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Navigating Bankruptcy For Note Investors

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Navigating Bankruptcy For Note Investors

One of the most frustrating things to deal with as a note investor is working with bankruptcies. Sometimes people get way in over their head and even a minor change in fortunes can send their financial world into a complete tailspin. Sometimes the only way out of it is through bankruptcy protection. You, as an investor, need to be able to deal with that situation to find an amenable solution for all parties.

Other times, bankruptcy is a tool used by a consumer, often a wealthy consumer, as a means to further their own interests at the expense of other interests.  You, as an investor, need to be able to deal with that situation, be firm, and find a practical solution (and an ironclad legal solution at that) for all parties.

Each of these situations requires a steely certainty from you as well as a willingness to work with you from the other party. In the meantime, though, what can you learn to do to defend your interest to this debt as well as find creative solutions so everybody can “get along”?

I had a customer recently—yes, customer. They give me money and are my livelihood which is one of the reasons I treat borrowers with so much respect and compassion. They are the ones who give me a roof, food and something to do every day!—this customer was behind on payments, of course, but had also filed a bankruptcy under chapter 13 of the US bankruptcy code.

This code allows the debtor to keep their home from foreclosure, most of their assets and allows for the debtor to create a repayment plan with their creditors during which time the creditors cannot start or continue collection proceedings.

Although regular creditors are barred from these efforts, a mortgage gets special attention. During protection, the mortgage payments must be made on-time and previously delinquent payments can be cured over time, with a judge’s approval.  In other words, while they are under protection, as long as they are making payments, even if they have some that are behind, the debtor cannot be foreclosed upon.

My customer was protected by this law and had called us seeking for a resolution. The very first thing I did? I verified his identity. The last four digits of a SSN and address is sufficient. We then discussed his situation and determined that a conversation with his lawyer was needed. We also needed to contact the trustee to see what was going on with the courts.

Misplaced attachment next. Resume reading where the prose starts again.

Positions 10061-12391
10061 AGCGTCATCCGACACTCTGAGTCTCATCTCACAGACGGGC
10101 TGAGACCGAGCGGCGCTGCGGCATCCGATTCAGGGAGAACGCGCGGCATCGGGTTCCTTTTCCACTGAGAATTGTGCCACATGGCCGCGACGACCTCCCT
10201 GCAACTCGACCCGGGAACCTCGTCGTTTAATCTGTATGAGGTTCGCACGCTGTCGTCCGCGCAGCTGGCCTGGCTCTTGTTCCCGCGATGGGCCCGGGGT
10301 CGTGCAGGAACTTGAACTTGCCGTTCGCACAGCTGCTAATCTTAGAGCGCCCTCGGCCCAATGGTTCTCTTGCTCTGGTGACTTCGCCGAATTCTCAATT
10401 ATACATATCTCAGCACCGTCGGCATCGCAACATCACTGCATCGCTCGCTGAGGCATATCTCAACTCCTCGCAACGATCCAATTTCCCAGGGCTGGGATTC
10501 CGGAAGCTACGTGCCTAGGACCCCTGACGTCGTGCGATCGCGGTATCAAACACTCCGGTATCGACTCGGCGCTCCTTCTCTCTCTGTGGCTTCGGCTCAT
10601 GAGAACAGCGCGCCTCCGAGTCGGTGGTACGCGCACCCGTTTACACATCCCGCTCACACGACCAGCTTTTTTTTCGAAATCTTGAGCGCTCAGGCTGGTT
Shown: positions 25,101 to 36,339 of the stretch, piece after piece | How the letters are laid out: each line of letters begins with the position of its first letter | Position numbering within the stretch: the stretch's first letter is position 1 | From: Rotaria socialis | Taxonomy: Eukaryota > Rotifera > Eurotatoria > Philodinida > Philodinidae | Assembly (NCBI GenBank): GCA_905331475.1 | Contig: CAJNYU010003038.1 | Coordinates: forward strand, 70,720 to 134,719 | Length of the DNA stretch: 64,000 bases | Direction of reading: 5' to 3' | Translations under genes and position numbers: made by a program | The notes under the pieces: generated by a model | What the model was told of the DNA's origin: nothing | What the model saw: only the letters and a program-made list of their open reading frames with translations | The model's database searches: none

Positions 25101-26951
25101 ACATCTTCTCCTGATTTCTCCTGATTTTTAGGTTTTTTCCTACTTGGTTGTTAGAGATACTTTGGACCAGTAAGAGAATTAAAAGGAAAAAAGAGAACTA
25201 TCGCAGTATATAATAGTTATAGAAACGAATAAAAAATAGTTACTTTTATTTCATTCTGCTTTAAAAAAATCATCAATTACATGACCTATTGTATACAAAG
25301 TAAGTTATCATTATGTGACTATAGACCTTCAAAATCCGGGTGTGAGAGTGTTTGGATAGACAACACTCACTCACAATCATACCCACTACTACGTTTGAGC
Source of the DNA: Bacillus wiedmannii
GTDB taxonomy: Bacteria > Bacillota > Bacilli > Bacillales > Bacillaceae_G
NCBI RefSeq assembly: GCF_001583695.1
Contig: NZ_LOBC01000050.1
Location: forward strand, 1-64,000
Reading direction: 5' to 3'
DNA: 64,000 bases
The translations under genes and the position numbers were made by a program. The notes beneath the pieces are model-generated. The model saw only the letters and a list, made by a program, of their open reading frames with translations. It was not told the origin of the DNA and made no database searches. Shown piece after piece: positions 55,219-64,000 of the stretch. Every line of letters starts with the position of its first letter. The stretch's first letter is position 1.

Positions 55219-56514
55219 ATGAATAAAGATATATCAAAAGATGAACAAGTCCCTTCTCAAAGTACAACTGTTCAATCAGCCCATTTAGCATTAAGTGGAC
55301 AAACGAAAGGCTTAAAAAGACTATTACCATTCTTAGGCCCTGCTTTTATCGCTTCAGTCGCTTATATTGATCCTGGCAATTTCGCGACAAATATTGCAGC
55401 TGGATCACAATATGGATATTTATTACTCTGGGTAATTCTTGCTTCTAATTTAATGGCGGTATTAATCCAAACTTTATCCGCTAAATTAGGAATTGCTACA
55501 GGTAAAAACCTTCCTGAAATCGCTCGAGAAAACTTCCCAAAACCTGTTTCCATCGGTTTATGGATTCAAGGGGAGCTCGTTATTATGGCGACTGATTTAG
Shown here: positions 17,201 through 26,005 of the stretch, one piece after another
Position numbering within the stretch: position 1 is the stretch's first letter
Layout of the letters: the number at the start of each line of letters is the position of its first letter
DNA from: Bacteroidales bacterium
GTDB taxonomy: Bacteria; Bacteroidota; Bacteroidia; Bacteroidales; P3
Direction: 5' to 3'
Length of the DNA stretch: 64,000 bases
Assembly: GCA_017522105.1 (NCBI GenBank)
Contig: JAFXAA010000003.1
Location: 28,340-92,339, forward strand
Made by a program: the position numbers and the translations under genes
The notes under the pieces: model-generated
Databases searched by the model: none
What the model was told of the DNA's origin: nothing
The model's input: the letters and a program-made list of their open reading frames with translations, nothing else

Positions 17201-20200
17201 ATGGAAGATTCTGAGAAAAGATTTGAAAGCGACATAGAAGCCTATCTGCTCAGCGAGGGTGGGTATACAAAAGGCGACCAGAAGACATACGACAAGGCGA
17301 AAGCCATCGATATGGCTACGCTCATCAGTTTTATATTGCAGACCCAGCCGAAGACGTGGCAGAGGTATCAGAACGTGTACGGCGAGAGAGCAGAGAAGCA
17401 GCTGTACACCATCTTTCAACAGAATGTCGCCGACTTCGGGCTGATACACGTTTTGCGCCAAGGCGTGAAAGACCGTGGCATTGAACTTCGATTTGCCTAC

After speaking with the trustee, and reviewing the court filings, we started to come up with a plan to get the customer paying on-time again. Since he was willing to work with us, we just needed to get the OK from all concerned to discuss the plans with the borrower directly. So I got on the phone with the bankruptcy attorney and discussed with him who we are, how we got the loan, and made sure the attorney saw our Transfer of Claims filing. The TOC allows us to collect the debt.

Since we needed to be able to communicate with the borrower directly, I made sure to get a letter stating approval to do so from the attorney. After everything regarding communication was in the clear, we discussed our plan with the borrower and are receiving appropriate repayment of the loan.

Although we hope that all goes well in the repayment of this loan, I am not naive when it comes to borrowers in trouble. If he ever does become delinquent, even during the bankruptcy protection, we can use our own attorney to file a motion of dismissal due to non-payments. Usually the court will allow it and then we can proceed with more stringent measures, if necessary.

More likely (and what we hope happens) is that the note will continue to perform and we can either collect in time or sell the note as a reperforming note for a higher value than we purchased it and see a nice, tidy return. If you have been reading closely, I have set out 5 points to remember when dealing with a borrower being protected by a chapter 13 bankruptcy:

Never forget the borrower still has protection under the courts until the ‘13 is dismissed. Until dismissal, you can not call the borrower for the past due payments. Even after dismissal, you must follow the judgement set out for repayment of any past-due amounts.

If you are not as lucky as us and the borrower will not tell you his problems on the phone, you can and should call the borrower’s bankruptcy attorney to see why the borrower has not made payments.

  • You can also call the chapter 13 trustee to see if they are holding payments for some reason and negotiate with them if allowed by the judgement.
  • You need to ask the borrower’s bankruptcy attorney if you can contact the borrower directly. Make sure you get that in writing from the attorney.
  • Finally, if nothing else is working, you can hire an attorney to file a motion in court to have the chapter 13 dismissed due to no payments.

 

Good luck and happy investing everyone!

Saprina Allen
Saprina is a nationally recognized expert in mortgage and trust deed investing. She has over 18 years of collections and mortgage experience, and has worked debt portfolios for both national financial institutions and individual note investors. She has extensive experience with loan modification, foreclosure, short sales, cash for keys, and mortgage deficiencies. Saprina is a sought-after speaker and readily shares her knowledge and experience.